Carbon dioxide (??2) is also released from burning fossil fuels  (Coal, Petrol, Diesel, etc.) during the cement manufacturing process. On the other hand, ??2 produces from fossil fuels gives special consideration in fossil fuel emission estimates. Each ton of cement produces roughly 900 kg of ??2, with an estimated annual production of nearly 3.5 billion tons of cement.

This amount is equivalent to more than 3 billion tons of ??2 per year, and only in Bangladesh, the amount would be approximately 25 million tons. As a result, the cement industry is responsible for roughly 8% of total ??2 emissions. The Greenhouse effect and Acid rain are caused by not just ??2, but also ??2 (sulfur dioxide) and N2O (nitrous oxides) by cement manufacturers.

In Bangladesh, ??2 emissions per capita are 0.47 tons per person (based on a survey of 2016 population of 157,977,153), an increase of about 0.02 from the previous year’s estimate of 0.46 tons per person; that represents a 3.4% increase in ??2 emissions per capita.

Bangladesh produced 74,476,230 tons of fossil’s ??2 in 2016. Carbon dioxide (??2) emissions increased by 4.50% over the previous year, an increase of 3,210,348 tons over 2015, when ??2 emissions were 71,265,882 tons.

As the ??2 increase in the atmosphere, it will contribute to the greenhouse effect. Greenhouse gas emissions have a wide range of environmental and health consequences. It contributes to respiratory problems caused by Smog  and Air pollution and climate change by trapping heat.

Other implications of climate change produced by greenhouse gases include extreme weather, food supply shortages, and increasing wildfires. Due to the greenhouse effect, Western Antarctica is losing 159 billion tons of ice a year, which could cause sea levels to rise by 0.5 mm per year. According to the IPCC’s Fifth Assessment Report, the Bay of Bengal’s sea level increases at a pace of 1.5 millimeters per year.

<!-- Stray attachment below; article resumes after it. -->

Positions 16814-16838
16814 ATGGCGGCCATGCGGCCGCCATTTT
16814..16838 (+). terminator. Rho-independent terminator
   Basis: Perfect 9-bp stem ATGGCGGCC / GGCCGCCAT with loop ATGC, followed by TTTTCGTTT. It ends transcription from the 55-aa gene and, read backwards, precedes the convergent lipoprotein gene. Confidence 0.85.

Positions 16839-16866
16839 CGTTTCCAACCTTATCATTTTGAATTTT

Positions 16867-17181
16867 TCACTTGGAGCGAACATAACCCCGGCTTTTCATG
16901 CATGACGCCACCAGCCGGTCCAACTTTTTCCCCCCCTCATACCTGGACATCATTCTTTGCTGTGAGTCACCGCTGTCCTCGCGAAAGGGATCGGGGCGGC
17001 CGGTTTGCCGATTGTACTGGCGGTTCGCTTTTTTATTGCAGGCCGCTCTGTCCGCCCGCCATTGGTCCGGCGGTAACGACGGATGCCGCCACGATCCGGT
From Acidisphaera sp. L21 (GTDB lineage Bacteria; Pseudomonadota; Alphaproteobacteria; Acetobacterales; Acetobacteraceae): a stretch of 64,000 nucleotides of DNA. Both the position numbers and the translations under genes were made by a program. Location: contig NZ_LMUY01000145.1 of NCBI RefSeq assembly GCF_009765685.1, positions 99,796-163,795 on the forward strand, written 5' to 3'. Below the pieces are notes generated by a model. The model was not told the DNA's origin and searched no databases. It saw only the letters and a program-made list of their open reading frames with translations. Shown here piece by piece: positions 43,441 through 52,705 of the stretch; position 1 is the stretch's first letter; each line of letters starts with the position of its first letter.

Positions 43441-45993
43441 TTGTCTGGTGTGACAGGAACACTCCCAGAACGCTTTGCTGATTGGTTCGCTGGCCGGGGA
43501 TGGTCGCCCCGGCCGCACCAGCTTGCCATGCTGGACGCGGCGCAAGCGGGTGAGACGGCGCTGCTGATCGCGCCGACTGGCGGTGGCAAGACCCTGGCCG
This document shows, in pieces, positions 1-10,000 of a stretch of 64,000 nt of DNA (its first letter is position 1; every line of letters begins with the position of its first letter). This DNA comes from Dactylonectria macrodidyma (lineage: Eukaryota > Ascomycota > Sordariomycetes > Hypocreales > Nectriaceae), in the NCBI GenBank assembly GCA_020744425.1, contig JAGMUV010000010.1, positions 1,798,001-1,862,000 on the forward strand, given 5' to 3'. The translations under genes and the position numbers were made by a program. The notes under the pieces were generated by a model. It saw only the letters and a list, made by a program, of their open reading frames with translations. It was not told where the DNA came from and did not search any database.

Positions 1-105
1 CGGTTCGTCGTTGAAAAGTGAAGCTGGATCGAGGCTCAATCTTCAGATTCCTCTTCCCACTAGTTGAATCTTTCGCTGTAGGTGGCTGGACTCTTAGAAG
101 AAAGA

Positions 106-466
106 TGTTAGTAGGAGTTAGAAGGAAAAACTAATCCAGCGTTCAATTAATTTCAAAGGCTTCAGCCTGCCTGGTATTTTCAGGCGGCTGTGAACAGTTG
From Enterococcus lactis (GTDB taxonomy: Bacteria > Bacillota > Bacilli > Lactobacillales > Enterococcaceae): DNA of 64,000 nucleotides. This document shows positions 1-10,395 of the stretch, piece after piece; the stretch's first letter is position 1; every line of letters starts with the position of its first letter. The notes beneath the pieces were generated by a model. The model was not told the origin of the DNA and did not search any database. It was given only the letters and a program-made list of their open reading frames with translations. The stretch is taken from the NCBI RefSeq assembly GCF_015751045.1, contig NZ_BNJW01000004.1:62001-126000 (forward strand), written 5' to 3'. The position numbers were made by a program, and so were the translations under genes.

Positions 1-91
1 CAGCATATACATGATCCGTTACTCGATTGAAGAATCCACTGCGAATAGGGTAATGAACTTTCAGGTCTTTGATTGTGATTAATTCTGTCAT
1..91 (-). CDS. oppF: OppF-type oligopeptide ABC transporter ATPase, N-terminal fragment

Due to its low elevation, Bangladesh, bordering on the south by the Bay of Bengal, would be immediately affected by Sea level rise. If the seawater level rises 45 cm, Bangladesh will permanently lose 15600 square kilometers of its coastal land.



If it rises one meter, about 14000-30,000 square kilometers of it land will submerge, putting more than 20% of Bangladesh underwater. According to scientists, rising sea levels would drown 17% of Bangladesh’s land area in the next 40 years, displacing 18 million people from its coastal zones by 2050.

Several types of research are going on to overcome this situation and minimize cement consumption by recycling waste from various sources, including construction and demolition debris and waste from various industries, including steel, agriculture, glass, rubber, etc.

These wastes are plentiful in some places, possibly utilizing in concrete production on a large scale. Using waste products in the cement replacement and construction industry will reduce the emission of ??2 in the environment and help us develop a proper waste management system across the country.

Reference:

Gagg, C. R. (2014). Cement and concrete as an engineering material: An historic appraisal and case study analysis. Engineering Failure Analysis, 40, 114–140.

TheWorldBank. (2015). Leveraging Urbanization in Bangladesh

The Daily Star. (2018). Cement consumption to grow steadily | The Daily Star